Three months later, this past January, the girl voted funniest in their class donated her kidney to the girl with the best laugh.
Now, Sonja Gordon and Mary Morrison were together again at their high school reunion.
"One thing Mary did say is, 'I am not going to listen to you for the rest of your life thanking me over and over again. Get it out of your system now,'" says Sonja. "She just wants us to have our friendship together. And just not let it be based on our kidneys, you know?"
"We never dreamed that that's the way people would use classmates when we started out," says Classmates founder Randy Conrads.
Conrads says when he started the company back 1995, he just thought the Web site would help people get back in touch with their youth.
And there's something about signing onto Classmates.com that makes you feel 16 again. You can read about your old friends' lives once you've answered questions about yourself.
Classmates.com has more than 35 million members, from over 200,000 schools --kindergarten to college.
But Conrads says high school is the "sweet spot" that classmates tapped into.
"High school happens to be a place where people have some pretty intense relationships," says Conrads. "After that, some go on to college, some go get a job, some go in the military. Some take a trip around the world and we lose track of each other after that."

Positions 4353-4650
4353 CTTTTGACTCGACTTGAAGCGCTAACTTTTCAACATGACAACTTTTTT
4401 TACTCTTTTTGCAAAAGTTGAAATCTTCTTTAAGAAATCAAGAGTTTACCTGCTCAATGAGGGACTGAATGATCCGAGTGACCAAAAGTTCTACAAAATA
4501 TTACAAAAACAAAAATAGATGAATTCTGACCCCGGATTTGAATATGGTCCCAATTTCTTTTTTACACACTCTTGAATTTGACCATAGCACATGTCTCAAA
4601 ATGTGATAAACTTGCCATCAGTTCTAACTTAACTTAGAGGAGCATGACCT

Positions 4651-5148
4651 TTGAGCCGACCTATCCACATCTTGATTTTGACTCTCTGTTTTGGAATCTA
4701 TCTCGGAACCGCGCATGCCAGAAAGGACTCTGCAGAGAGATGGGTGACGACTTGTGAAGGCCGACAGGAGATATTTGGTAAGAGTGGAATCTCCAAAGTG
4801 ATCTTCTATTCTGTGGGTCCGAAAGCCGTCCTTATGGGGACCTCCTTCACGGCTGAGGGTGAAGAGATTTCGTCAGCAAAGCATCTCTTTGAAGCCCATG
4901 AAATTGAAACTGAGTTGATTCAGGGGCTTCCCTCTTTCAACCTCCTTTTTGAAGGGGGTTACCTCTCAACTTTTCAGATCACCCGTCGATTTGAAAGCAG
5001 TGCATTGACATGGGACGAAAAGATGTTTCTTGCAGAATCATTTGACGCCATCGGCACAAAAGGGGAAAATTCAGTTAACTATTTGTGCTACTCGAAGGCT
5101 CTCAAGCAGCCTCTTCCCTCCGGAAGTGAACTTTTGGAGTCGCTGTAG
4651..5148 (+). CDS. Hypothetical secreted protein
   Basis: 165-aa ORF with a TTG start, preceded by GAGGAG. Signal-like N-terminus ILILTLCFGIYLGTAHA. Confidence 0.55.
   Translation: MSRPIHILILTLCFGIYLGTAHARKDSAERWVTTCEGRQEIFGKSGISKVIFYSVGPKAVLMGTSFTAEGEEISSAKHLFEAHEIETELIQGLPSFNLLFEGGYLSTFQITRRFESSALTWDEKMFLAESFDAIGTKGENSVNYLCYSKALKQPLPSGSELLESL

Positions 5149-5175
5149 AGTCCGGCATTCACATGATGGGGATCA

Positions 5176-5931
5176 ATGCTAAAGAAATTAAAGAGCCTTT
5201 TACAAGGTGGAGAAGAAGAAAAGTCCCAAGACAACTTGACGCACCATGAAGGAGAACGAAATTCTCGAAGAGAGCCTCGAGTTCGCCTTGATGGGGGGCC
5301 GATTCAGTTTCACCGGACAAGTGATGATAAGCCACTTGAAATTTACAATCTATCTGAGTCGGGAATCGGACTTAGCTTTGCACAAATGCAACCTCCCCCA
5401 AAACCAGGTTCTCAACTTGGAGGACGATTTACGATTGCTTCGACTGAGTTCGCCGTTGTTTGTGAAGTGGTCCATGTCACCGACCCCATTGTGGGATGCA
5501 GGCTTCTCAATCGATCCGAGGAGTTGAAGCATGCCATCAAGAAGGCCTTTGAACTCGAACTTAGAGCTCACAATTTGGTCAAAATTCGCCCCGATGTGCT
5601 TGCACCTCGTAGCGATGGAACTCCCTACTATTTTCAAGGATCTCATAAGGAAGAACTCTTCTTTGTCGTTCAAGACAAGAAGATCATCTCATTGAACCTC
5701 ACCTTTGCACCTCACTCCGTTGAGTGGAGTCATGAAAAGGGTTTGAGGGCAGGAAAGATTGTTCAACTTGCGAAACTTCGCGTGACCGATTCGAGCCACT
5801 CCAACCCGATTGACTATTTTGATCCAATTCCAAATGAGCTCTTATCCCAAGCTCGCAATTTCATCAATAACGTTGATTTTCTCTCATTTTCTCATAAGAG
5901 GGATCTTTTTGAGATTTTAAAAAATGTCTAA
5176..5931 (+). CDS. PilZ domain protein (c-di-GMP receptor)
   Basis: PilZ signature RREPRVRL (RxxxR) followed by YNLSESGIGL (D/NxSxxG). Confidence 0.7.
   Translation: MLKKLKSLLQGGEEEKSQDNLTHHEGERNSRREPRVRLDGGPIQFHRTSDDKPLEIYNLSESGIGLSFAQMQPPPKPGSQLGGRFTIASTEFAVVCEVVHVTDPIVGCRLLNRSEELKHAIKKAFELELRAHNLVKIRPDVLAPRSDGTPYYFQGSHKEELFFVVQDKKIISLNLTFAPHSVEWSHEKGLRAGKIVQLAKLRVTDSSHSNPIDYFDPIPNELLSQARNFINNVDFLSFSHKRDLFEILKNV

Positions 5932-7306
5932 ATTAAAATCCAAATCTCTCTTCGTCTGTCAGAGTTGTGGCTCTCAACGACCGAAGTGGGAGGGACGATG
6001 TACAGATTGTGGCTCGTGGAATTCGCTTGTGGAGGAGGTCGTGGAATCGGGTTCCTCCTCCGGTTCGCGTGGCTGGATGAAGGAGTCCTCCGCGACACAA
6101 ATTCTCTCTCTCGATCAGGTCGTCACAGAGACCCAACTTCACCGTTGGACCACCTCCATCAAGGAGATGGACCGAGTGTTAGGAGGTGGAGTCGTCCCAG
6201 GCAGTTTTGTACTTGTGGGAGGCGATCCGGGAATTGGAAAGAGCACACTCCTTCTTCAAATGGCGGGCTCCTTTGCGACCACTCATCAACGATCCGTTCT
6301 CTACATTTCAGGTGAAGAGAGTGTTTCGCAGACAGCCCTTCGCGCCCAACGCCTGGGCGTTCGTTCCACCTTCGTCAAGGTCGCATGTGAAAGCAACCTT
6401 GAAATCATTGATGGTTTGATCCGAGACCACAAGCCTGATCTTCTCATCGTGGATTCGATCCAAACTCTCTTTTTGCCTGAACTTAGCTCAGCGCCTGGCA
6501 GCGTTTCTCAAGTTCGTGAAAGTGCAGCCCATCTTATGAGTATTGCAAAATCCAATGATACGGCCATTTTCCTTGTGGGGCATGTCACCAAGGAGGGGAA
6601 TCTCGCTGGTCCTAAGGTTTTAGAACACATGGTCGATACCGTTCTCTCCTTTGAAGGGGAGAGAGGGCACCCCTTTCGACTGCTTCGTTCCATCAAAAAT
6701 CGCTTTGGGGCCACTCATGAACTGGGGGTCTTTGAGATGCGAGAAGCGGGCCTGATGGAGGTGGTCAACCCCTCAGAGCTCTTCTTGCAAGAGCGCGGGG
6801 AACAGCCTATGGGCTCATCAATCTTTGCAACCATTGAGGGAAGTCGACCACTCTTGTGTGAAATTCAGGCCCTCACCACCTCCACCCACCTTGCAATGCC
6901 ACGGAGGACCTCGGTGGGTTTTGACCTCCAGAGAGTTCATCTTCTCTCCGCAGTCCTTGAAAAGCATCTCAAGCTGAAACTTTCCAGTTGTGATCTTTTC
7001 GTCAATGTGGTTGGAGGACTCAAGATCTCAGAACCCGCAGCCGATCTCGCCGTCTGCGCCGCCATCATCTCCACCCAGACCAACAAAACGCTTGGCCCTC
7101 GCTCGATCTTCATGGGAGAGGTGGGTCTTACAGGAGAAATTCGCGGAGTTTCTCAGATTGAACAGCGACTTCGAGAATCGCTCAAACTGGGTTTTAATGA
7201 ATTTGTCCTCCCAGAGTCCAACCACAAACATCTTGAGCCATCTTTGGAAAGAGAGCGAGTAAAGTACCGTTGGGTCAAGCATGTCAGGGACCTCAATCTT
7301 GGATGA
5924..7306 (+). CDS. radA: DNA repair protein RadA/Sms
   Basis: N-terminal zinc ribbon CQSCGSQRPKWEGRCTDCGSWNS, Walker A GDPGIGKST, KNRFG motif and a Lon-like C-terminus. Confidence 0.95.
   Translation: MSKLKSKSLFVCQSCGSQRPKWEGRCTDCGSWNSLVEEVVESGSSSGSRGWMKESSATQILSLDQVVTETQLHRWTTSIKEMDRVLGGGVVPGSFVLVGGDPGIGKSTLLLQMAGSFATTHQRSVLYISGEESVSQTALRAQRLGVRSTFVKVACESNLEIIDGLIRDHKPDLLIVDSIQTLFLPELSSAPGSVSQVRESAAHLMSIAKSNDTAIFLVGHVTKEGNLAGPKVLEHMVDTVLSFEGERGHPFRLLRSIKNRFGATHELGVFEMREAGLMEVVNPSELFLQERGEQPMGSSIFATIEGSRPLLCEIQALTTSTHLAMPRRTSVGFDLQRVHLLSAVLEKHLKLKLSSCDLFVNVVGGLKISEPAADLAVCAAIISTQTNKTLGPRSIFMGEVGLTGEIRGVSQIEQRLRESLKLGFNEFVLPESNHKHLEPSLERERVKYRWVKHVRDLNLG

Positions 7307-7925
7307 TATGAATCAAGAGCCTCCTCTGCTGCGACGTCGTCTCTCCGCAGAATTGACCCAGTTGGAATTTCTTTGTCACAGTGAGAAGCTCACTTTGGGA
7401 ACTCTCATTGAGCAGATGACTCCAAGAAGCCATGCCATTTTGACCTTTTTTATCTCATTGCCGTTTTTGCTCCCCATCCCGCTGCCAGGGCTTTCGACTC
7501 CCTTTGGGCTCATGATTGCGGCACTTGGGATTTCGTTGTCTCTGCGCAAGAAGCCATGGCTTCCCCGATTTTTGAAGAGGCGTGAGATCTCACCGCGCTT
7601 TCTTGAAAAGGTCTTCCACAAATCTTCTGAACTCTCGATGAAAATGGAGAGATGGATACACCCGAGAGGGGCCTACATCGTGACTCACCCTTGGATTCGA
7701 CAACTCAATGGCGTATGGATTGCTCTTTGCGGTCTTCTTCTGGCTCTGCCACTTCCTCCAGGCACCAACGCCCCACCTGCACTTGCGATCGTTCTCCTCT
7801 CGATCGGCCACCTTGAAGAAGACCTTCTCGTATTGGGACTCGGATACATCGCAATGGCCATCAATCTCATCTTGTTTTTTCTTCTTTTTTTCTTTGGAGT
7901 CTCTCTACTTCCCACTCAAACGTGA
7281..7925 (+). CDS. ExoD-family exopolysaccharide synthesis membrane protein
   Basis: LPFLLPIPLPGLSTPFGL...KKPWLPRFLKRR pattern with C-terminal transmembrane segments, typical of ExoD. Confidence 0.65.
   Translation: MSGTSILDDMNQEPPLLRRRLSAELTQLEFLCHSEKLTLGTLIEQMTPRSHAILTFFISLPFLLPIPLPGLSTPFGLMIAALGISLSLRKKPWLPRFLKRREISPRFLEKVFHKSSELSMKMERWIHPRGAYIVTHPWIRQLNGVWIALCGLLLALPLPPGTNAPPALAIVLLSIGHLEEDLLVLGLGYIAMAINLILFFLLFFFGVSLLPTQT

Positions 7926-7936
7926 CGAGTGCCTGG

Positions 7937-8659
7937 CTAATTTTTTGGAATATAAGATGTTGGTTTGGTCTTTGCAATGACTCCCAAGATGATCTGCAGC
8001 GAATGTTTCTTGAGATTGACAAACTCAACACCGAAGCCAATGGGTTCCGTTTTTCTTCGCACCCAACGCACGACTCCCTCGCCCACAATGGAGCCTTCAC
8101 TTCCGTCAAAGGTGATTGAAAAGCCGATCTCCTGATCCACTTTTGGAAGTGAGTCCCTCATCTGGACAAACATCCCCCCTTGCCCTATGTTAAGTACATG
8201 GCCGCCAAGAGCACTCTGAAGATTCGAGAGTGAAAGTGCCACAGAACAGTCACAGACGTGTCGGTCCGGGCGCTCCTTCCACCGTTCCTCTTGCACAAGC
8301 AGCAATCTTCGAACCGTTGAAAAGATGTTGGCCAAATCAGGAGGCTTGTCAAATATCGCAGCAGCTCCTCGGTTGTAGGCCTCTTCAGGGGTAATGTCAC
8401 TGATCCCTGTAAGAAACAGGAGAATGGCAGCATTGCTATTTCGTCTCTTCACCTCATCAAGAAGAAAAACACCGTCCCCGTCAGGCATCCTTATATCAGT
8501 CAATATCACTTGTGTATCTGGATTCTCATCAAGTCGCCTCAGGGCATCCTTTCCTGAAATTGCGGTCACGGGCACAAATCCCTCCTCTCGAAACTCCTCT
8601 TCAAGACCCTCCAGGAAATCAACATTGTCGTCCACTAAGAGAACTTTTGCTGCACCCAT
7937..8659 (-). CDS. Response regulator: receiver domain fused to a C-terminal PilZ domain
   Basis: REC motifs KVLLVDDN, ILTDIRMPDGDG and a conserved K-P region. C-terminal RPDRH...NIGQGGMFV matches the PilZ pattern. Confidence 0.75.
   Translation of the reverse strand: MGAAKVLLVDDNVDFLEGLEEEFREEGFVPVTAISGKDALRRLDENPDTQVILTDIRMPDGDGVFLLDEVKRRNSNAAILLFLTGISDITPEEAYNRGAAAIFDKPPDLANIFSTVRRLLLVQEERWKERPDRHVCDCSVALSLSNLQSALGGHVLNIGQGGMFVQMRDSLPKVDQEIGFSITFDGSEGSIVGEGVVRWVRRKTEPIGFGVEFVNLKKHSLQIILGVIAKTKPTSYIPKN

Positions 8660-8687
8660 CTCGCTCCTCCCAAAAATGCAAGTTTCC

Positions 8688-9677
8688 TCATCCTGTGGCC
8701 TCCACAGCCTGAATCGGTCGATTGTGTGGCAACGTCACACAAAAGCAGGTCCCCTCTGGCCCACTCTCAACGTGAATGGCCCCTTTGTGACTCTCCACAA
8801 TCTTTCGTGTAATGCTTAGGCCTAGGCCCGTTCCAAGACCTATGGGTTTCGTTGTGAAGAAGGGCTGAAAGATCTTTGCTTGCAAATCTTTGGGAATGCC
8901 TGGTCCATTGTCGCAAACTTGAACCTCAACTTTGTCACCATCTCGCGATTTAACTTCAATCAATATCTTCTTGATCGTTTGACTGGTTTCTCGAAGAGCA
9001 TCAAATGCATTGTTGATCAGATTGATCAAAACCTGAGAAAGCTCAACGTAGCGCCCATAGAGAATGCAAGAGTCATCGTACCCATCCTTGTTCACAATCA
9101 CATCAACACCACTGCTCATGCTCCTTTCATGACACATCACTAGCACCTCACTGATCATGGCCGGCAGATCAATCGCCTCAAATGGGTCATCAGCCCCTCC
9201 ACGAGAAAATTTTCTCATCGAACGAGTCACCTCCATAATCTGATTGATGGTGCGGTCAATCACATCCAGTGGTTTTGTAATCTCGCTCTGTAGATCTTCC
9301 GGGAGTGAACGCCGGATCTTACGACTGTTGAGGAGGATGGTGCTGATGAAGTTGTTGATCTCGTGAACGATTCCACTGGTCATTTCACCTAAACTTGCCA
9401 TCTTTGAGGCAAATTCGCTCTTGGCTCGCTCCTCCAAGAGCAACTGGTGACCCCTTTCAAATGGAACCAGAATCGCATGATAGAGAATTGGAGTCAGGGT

Russell Kees did almost every one of those things. And for 50 years, his sister, Sylvia Matson, didn't know where he was.
As children, they were inseparable. But Russell left home in the mid '40s. He fought in Korea and settled in the Marshall Islands. Along the way, he lost touch with his family, especially his sister, who had married and changed her name.
But the family finally found him again through Classmates.com, by emailing his school friends.
"I was quite surprised to get it, of course. When I responded, 'Yeah, that's me, what's happening,'" remembers Russell. "And wow! Let's get together."
Last September, after half a century, Russell and Sylvia finally were reunited.
How did they bridge 50 years?
"Just that fast," says Sylvia. "That's all it took. Just that fast."
Perhaps the more typical tale they hear at Classmates is the simple love story, but even some of the love stories have a twist.
Mark Nunez investigates insurance fraud and has used Classmates to nab a couple of bad guys.
But while he was at it one day, he used it to look up the cute girl with braces he was always afraid to ask out.